But this alone is not sufficient to establish that petitioner's criminal trial was fundamentally unfair. In addition to Mr. Ventura's testimony regarding the April 1995 mugbook identification of petitioner, the jury heard the witness's in-court identification of petitioner and testimony of his May 1999 lineup identification of petitioner as the shooter. The jury also heard testimony that Mr. Ventura had seen petitioner in the neighborhood before the incident and had ample opportunity to view petitioner while the crime was in progress. Whatever inconsistencies existed in Mr. Ventura's statements were fully explored, as were his explanations, during direct and cross-examinations and during summation. It was the job of the jury to assess Mr. Ventura's credibility, and therefore decide what weight to give Mr. Ventura's testimony. The jury had ample testimony, even without the 1995 mugbook identification evidence, upon which it could find Mr. Ventura's testimony credible and accurate. In light of the evidence, it was not objectively unreasonable for the jury to find petitioner guilty of the crime. Therefore, the Court cannot find, when viewing the record as a whole, that the excised and redacted mugbook photograph and witness testimony of a prior photographic identification of petitioner as the shooter provided the basis for petitioner's conviction or removed reasonable doubt that would have existed in the minds of the jurors without it.

  Similarly, the fact that the jury deliberated for three days, or asked for additional clarifications, does not establish that the mugbook identification had a substantial effect on the jury's verdict. Many of the read-backs, photographs, and clarifications requested by the jury during deliberations had nothing to do with the mugbook identification now questioned by petitioner. Therefore, petitioner cannot argue that the long deliberations and additional clarification prove that the jury would not have convicted petitioner without this photographic evidence. Viewing the record in its entirety, the Court cannot conclude that the photographic identification evidence had a substantial and injurious effect on the jury's verdict against petitioner. Therefore, petitioner has failed to establish actual prejudice.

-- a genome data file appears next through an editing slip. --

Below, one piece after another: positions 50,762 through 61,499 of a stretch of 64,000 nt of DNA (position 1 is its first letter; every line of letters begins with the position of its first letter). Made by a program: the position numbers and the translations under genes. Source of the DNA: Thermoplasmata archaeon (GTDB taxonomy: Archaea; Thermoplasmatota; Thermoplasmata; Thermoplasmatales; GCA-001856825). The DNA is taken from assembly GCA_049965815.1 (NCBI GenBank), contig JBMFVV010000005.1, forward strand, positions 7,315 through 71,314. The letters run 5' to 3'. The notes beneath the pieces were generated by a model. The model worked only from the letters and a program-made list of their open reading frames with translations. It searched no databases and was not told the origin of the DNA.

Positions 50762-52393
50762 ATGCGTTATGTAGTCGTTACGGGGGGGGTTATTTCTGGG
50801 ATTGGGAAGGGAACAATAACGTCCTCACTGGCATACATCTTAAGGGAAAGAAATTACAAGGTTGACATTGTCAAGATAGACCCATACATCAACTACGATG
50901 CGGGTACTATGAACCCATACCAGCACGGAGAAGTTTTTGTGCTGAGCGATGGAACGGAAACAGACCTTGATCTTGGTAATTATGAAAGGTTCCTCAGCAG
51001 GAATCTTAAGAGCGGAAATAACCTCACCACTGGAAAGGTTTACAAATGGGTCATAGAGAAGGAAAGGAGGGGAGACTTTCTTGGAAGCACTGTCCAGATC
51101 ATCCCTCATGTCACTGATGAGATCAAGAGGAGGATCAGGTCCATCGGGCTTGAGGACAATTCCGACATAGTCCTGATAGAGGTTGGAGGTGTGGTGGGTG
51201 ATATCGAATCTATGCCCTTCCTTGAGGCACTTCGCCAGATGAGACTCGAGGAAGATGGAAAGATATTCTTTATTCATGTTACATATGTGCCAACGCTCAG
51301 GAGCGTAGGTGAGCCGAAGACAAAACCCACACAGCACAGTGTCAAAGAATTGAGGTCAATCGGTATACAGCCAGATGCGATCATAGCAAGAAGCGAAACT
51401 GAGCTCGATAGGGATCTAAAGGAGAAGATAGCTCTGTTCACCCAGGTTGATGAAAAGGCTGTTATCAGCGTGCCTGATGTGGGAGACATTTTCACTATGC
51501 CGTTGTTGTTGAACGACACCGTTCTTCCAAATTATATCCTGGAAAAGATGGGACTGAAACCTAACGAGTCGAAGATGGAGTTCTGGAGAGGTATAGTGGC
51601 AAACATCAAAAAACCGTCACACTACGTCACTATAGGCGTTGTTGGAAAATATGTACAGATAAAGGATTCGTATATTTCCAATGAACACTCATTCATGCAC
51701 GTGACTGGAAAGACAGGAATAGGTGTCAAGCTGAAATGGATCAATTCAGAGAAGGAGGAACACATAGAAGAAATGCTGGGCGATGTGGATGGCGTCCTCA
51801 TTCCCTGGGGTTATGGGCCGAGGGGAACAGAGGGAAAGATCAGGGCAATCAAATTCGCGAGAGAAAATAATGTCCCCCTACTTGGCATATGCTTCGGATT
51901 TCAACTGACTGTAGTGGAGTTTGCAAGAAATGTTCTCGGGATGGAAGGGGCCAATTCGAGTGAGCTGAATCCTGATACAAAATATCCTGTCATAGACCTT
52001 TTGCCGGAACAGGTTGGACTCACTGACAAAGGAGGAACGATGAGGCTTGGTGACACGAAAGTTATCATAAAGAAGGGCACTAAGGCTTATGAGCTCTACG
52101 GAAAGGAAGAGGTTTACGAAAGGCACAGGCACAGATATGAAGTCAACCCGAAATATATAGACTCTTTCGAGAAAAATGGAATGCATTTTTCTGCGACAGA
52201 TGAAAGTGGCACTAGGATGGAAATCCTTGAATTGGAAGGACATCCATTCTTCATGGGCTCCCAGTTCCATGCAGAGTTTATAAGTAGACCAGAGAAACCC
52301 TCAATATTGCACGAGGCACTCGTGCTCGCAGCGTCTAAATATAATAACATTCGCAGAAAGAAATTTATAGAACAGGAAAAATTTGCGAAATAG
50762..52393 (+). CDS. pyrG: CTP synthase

II. SUGGESTIVENESS OF THE EVIDENCE

  At oral argument, petitioner's counsel veered in a slightly different direction, arguing that the petitioner's due process claim is rooted in the Supreme Court's holdings Biggers and Wade that evidence derived from suggestive identification procedures is inadmissible at trial. See Neil v. Biggers, 409 U.S. 188, 198 (1972); United States v. Wade, 388 U.S. 218, 228-29 (1967). This argument is wholly misplaced. The parties do not dispute that the trial court held a Wade hearing before petitioner's criminal trial. At the Wade hearing the trial court took testimony from Detective Ciuffi, who was present during each identification, and reviewed all photographs leading to Mr. Ventura's identifications of petitioner. Based upon this evidence, the Court found that all identification procedures were conducted "in a fair manner," and therefore were not suggestive.*fn12 In fact, the court expressly stated: "[I]t is apparent to the Court there was no suggestive procedure employed by the police." (Wade Hearing 21:4-21:6.) Defense counsel did not object to this finding.